Hikkaduwa is a working beach and fishing town with one of the biggest fishing harbours on the island. Fishing is one of the ancient industries here. The fishing harbour, which is located few hundred meters from the beach resorts, is illuminated from hundred of boats that arrive from the horizon at dawn, while men hike up their sarong (the traditional dress) and patiently wait for the fresh catch, to start their work. Fishing is a large scale commercial industry here and fresh fish sent to all the corners of the island, many hotels and seafood beach restaurants in Hikkaduwa are heavily dependent on Hikkaduwa fishing community in order to supply fresh seafood to their customers.
Where to eat
It will not be so easy and affordable anywhere on the island like in Hikkaduwa to indulge you in seafood, in fact, for locals, it is seafood come into once mind upon hearing the word Hikkaduwa. The seafood restaurants serve exquisite fish dishes, vegetarian meals, authentic rice and curry, salads, soup and any type of international meal. Most of the restaurants overlook the beach.
Where to stay
A large number of guesthouses and several star class hotels waits with sea view rooms to accommodate beach lovers. Most hotels provide seafront rooms and you step into the beach from the room.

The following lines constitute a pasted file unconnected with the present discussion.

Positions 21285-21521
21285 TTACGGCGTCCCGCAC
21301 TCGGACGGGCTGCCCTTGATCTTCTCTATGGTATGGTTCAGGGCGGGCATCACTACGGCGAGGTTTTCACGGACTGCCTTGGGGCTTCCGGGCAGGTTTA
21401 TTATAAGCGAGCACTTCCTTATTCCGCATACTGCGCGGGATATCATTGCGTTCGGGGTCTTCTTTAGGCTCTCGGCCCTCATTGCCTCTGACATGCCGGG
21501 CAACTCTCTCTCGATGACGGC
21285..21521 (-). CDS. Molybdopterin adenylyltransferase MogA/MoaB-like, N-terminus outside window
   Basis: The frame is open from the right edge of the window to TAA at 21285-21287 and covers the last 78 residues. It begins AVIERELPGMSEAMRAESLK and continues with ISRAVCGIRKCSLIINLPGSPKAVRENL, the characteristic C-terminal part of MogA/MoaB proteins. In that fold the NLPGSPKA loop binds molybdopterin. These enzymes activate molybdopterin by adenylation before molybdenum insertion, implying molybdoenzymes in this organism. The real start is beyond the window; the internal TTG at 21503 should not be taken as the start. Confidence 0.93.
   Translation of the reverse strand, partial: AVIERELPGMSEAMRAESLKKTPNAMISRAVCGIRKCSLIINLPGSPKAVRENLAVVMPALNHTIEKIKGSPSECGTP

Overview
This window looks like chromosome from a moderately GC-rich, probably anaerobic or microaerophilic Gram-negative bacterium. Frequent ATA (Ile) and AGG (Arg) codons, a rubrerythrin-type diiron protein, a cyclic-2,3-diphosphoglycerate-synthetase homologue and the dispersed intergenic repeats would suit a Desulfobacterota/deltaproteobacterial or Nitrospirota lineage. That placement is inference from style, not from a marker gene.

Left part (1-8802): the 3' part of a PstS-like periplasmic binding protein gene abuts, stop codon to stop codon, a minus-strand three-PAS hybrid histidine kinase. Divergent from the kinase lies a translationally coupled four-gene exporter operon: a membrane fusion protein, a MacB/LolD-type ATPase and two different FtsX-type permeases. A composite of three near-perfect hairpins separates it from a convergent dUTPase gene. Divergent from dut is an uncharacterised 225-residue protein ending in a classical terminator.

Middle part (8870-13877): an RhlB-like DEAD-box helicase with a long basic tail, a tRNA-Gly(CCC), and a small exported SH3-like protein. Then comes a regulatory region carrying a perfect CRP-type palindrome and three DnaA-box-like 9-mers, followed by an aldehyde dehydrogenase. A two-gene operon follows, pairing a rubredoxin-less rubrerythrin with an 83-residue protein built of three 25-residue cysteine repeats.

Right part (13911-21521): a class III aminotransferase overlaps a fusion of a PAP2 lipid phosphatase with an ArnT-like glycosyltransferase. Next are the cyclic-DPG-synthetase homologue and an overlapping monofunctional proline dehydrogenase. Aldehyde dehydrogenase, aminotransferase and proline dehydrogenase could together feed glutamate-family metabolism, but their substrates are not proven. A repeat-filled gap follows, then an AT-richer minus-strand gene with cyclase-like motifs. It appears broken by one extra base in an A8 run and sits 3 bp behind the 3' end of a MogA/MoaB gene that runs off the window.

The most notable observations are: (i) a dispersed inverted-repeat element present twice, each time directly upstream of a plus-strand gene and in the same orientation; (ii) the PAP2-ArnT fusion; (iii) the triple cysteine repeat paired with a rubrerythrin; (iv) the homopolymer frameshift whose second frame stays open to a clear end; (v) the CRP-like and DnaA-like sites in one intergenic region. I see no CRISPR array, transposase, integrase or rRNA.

Madu River estuary: Best for backwaters
On clear and sunny days, hundreds of travelers passing the mangrove tunnel, which is about a 50 meters long strange formation of mangrove in shape of a tunnel that barely, can accommodate a small motorboat; in the tunnel it is dark and silent yet little bit creepy, even it is for a few minutes you can easily forget that you are surrounded by 21 million people.
A crowd of mangrove roots shoot up from the muddy ground whiles thousands of mangroves and various veins sit everywhere where there is a little room, making the tunnel. The speed of the boat turns down as it enters the tunnel and travellers start to take photos of the strange mangrove formation. After about 10 minutes we enter the mainstream again and float deep into the estuary, every now and then our boat swings for a brief period as the other boats pass by. The wind blows through the mangroves and the palms on shore; making the leaves tap each other, while the sound of pirith chanting from the temple in the nearby island spreads over the wetland.
Madu River estuary is a Ramsar wetland located just 50 km south of Colombo, which is an interconnected backwater river, lagoons and canals with several dozens of islands. Some of the islands are inhabited by the human while some others have no human presence. Islands are accessible only through the waterways while only the main island, which inhabited by around 200 families have access to the mainland through a narrow bridge.